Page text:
The experts at the Hanoi conference commented that customers’ fears of food handling that puts cost efficiency over safety are mostly founded.
For the business actors in the room, the blame for the state of food safety and consumer confidence fell to the regulators and their lack of coordination. “There are inspection teams from the health and agricultural sectors. Then there are teams from the ward, district and even inter-agency teams from a municipal level. Why can’t these teams share their test results to save costs and cut the onerous red tape?” said seafood store chain Director Tran Quan.
A Tough, Unsexy Problem
Food safety is important, but perhaps some of the passivity it engenders is due to an inability to properly contextualise its failures.
About halfway through the World Bank’s report is a section on the health risks of foodborne illness. The report’s authors first confess the difficulty of honestly assessing the industry’s real level of risk. “ … risk analysis is still not well understood and not much applied in the developing world, including Vietnam,” citing a lack of human and monetary capital. The writers note that outbound food from Vietnam is rigorously checked, while food grown and consumed domestically receives a “low systemic application of risk-based approaches to food safety due to lack of…resources….”
But if there’s something serious to worry about from that kind of hazard, the report doesn’t clearly state it. The report instead follows the pork salmonella datapoint with a page of worrisome-sounding findings from people who’ve studied Vietnam’s food: the salmonella risk is mentioned within a laundry list of other health violations including incidents of intestinal disease-causing Cyclospora and E. coli, which was found in at least 16 percent of vegetables tested in a two-year period ending in 2014.
In the conclusions section, the authors state that foodborne microorganisms, pesticides and antibiotic residues “appear to be much higher [in Vietnam] than those in developed countries,” and “the status of antibiotic residues and reported resistance is alarming with an increasing trend over time,” but more study is needed.
The 2017 World Bank report does, however, include a note about a lingering and easy to understand concern widely believed to emerge from unsafe food: cancer.
There are 10 mentions of the C-word in the World Bank’s study. Most are cagey observations noting some of the health hazards observed in the research as connected and potentially related to cancer, but it stops short of saying anything conclusive about the relationship.
That’s a strong contrast with public perception about cancer’s relationship with unsafe food.
“Unsafe food is the top cause of cancer in Vietnam,” a Vietnamnet Bridge story wrote in 2016. The bombshell claim came from the deputy chair of the Vietnam Cancer Association who said unsafe food was responsible for 35 percent of cancer cases.
The news came as health officials were reporting an explosion of cancer diagnoses: cancer infections nearly doubled from 2000 to 126,307 in 2010. The upward trend is expected to continue to 190,000 in 2020.
Because most cancer diagnoses come late—nearly 75 percent of diagnosis come after the second stage—a diagnosis is almost certainly a death sentence. Vietnam has about 70,000 cancer-related deaths annually.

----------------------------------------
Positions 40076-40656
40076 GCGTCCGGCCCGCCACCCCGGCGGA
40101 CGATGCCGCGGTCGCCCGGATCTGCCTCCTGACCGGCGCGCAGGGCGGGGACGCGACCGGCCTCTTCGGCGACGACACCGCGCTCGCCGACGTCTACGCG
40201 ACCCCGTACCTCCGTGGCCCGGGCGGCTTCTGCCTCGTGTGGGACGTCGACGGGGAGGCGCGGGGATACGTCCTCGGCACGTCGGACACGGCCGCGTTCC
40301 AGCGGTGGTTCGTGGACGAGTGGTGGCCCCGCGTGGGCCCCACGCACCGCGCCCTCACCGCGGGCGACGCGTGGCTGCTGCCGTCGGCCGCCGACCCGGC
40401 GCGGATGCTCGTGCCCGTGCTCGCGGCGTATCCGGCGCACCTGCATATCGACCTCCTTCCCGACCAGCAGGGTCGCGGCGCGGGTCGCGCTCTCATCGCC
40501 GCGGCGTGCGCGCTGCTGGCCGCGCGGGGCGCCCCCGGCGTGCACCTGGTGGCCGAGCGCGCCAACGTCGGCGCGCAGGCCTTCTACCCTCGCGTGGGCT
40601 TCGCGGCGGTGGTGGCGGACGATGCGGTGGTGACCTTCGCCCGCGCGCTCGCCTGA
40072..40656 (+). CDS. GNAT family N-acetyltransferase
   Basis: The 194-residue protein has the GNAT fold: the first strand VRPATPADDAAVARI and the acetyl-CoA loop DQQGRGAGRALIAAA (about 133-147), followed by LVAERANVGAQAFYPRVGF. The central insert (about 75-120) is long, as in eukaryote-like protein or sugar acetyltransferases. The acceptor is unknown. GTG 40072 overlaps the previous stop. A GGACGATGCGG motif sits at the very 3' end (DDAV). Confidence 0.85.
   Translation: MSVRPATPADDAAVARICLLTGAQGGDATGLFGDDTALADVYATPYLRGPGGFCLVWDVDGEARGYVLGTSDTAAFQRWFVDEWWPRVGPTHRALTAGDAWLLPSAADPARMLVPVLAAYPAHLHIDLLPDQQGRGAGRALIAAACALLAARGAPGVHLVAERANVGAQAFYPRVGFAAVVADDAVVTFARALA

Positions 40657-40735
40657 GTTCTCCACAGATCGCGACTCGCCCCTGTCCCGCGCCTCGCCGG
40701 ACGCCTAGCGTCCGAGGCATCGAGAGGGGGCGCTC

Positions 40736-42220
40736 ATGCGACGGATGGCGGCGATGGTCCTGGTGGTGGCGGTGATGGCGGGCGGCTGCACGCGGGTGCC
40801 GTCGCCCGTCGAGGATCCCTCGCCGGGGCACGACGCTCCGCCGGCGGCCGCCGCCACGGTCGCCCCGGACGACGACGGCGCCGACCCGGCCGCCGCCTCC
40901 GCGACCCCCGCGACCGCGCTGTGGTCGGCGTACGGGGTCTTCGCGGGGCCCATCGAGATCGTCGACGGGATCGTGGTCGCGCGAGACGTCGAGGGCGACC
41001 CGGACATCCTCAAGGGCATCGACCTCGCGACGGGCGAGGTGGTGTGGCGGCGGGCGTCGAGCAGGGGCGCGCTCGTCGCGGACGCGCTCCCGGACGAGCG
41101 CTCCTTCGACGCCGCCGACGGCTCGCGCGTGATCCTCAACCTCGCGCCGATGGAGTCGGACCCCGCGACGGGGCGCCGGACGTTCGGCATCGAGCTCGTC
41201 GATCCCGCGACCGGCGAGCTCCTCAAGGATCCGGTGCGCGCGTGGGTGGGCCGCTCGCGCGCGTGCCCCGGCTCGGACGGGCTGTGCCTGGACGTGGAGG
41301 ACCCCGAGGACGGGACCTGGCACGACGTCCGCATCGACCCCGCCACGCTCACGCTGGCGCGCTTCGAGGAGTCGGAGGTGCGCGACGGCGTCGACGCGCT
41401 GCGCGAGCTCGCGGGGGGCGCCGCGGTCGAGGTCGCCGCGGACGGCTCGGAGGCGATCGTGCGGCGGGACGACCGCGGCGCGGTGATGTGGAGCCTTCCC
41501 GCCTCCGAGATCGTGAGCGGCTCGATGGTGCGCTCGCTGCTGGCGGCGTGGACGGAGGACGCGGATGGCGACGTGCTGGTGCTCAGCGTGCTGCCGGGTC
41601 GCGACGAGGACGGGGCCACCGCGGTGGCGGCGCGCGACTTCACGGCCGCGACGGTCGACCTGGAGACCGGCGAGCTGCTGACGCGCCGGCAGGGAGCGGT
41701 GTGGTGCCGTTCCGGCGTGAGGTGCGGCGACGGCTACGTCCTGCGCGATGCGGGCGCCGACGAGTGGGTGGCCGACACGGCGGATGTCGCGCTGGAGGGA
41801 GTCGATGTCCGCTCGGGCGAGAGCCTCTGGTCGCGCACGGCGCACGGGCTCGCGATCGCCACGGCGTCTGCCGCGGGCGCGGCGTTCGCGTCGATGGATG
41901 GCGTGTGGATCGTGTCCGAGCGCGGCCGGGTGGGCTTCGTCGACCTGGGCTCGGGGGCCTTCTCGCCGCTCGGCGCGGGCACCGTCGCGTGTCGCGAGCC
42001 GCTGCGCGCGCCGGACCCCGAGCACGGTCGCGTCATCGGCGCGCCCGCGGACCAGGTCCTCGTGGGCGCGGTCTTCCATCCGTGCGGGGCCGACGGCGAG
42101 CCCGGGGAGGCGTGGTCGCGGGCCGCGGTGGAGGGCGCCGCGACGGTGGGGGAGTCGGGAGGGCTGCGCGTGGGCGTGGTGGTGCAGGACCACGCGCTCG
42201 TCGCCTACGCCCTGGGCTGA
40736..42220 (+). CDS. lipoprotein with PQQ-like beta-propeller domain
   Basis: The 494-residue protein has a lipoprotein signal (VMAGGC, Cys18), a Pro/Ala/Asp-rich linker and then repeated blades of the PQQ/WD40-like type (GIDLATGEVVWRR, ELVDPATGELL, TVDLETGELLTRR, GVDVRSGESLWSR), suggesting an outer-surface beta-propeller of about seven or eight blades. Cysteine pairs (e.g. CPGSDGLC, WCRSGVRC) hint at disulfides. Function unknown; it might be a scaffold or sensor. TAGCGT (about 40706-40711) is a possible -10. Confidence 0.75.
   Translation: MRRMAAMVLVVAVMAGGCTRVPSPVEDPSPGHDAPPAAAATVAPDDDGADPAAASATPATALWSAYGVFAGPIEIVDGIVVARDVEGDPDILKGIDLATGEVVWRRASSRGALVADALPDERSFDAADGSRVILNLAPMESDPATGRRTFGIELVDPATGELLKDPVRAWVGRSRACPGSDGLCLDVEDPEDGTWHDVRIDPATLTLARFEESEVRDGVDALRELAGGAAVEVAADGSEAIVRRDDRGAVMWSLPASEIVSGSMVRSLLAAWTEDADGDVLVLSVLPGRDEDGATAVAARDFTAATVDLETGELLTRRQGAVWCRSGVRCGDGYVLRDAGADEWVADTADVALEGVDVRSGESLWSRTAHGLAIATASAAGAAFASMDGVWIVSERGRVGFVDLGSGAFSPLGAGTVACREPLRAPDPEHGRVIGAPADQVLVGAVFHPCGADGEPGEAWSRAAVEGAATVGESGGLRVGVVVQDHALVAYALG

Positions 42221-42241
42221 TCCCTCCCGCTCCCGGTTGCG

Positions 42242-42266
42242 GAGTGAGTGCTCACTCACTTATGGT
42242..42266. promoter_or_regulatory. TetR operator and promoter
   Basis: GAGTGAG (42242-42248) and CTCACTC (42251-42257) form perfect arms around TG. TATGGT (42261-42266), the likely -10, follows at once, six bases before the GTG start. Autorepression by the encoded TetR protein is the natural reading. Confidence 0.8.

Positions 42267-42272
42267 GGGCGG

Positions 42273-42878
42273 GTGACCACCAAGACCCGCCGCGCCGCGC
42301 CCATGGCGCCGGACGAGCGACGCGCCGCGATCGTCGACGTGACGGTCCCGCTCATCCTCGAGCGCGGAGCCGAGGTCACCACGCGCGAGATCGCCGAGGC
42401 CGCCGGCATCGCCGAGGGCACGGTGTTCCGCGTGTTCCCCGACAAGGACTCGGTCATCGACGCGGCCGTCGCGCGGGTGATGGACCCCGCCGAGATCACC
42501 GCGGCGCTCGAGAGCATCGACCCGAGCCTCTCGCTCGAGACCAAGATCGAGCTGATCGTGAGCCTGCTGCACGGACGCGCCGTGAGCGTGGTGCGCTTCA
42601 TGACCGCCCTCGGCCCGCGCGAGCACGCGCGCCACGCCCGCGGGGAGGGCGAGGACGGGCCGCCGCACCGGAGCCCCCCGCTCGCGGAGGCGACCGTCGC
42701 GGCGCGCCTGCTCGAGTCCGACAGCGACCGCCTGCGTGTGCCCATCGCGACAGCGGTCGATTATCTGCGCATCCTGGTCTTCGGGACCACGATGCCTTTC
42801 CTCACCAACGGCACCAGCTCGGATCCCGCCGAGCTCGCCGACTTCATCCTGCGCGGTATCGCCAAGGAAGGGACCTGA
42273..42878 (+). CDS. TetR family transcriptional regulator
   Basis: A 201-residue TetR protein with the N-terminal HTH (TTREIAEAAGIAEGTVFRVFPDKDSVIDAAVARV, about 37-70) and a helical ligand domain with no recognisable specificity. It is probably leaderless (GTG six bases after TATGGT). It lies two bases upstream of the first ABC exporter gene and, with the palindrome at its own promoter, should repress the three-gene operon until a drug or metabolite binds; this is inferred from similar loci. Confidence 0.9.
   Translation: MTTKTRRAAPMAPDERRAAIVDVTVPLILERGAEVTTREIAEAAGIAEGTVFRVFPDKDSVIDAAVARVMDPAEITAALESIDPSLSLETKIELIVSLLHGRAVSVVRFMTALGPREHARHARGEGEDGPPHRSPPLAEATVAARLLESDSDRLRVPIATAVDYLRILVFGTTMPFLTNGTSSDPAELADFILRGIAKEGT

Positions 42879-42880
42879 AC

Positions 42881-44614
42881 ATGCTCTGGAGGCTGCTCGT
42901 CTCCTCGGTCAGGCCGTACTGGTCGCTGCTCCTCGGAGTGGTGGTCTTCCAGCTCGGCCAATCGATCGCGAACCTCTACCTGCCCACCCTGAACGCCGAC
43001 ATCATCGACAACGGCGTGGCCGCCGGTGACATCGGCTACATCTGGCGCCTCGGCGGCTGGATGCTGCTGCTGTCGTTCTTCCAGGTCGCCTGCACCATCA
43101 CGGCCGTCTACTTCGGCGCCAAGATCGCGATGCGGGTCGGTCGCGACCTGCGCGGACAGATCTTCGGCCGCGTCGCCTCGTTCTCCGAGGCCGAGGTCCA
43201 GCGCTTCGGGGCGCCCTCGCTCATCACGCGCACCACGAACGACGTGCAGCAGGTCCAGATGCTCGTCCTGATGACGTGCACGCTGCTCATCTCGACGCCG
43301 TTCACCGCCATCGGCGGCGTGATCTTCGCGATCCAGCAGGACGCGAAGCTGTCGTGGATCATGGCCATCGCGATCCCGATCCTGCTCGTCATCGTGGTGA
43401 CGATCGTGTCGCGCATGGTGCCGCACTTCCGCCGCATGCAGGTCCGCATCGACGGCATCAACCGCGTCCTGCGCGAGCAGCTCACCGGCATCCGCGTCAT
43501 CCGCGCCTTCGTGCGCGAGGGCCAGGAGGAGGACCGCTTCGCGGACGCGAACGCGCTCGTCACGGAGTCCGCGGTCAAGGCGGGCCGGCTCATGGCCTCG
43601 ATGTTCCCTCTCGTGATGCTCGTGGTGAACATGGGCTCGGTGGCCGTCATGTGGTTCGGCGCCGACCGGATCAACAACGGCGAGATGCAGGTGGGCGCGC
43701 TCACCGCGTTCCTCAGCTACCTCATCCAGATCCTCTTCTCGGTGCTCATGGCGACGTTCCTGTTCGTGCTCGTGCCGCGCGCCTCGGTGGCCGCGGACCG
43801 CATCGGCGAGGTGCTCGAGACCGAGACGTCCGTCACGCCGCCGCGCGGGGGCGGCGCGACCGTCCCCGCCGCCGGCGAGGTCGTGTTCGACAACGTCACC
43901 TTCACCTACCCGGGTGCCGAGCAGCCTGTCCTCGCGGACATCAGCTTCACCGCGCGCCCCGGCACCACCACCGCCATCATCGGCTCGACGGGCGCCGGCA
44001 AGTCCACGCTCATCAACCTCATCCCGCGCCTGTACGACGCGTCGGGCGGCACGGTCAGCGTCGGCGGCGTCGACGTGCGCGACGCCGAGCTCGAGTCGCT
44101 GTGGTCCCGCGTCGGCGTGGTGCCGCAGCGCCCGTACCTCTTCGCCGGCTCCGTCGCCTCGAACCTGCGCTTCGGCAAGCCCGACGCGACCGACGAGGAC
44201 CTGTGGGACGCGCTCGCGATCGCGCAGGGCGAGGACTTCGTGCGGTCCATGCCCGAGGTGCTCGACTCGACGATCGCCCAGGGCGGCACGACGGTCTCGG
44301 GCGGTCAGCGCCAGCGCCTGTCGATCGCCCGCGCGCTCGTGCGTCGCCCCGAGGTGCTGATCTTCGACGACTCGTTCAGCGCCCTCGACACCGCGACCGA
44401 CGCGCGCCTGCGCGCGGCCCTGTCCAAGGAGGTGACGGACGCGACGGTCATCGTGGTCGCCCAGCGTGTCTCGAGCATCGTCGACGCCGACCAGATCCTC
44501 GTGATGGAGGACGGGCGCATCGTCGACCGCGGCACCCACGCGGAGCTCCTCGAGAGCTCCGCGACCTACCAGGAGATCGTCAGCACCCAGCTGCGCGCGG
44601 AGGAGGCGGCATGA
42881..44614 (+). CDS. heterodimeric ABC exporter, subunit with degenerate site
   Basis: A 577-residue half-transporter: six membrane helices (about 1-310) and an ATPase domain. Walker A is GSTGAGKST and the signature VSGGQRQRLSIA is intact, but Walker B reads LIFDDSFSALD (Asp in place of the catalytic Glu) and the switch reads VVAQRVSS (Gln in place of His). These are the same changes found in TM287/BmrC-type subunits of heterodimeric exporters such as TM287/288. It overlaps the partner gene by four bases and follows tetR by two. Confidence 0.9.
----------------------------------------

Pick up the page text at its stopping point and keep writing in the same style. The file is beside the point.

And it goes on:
The science on the connection between food and cancer has, however, not reached a consensus yet.
The claim was questioned in a paper aptly titled Food safety in Vietnam.
“There is a very common belief that eating foods contaminated with pesticides or other chemicals is an important cause of cancer. However, the proportion of cancers caused by contaminated food in Vietnam is unknown,” the study’s five authors, two of them Vietnamese researchers, said.
“Generally, there is far more concern about the carcinogenic impact of food than the evidence to support this,” they write.
If the increase in cancer rates is due to an increase in diagnoses and longer lives, does food play a role in that? The science doesn’t have a firm answer on that question, the authors state.
“Undoubtedly, some cancers are associated with diet, but risky behaviours (e.g. smoking, alcohol abuse)…,” they write. “However, there is much that is unknown about the long-term effects of chemicals in food.”
The Best Answer
So maybe not cancerous, but is food safe?
The question is frustratingly hard to answer because the efforts to clarify it are largely uncoordinated. The most complete picture comes from the Ministry of Health’s data, information that the World Bank says is likely incomplete, but is nonetheless the most comprehensive information set in existence.
Acknowledging that “safe” is a relative term, the Ministry of Health’s data suggest Vietnam’s food is relatively safe compared to another common consumer behaviour, riding a motorbike.
Motorcyclists make up about half of the approximately 14,000 road fatalities that Vietnam reports to the World Health Organization annually.
The number of people who have died of foodborne illness in Vietnam: about 40 each year.
The safest food according to the Ministry of Health is the meal served at a restaurant or school; only eight foodborne disease outbreaks were recorded in 2015 at these locations.
Street food ranked remarkably well in these statistics. Only 12 of the 129 food disease incidents occurred from a street food vendor.
The most serious offender was the private kitchen. Of the 179 food disease outbreaks recorded in 2015, 85 were traced to food that was prepared in the home.
If that’s an unsatisfying note on which to end, know that the question of food safety is generally a sticky one.
Acknowledging that some of the data is awful and cemented public perception may be difficult to shift, the question of food safety is just hard to answer in general because “[f]ood technologies often involve ‘fear factors’ that make them seem more worrisome than other risks—for example, eating pesticide-contaminated vegetables is (incorrectly) perceived as being more risky than riding a motorbike,” the Food Safety in Vietnam authors point out.
In lieu of certainty, some have gone to satire. The Vietnamese tell a joke about their food’s safety: “If you don’t eat, you’ll die; if you eat, you’ll die slowly.”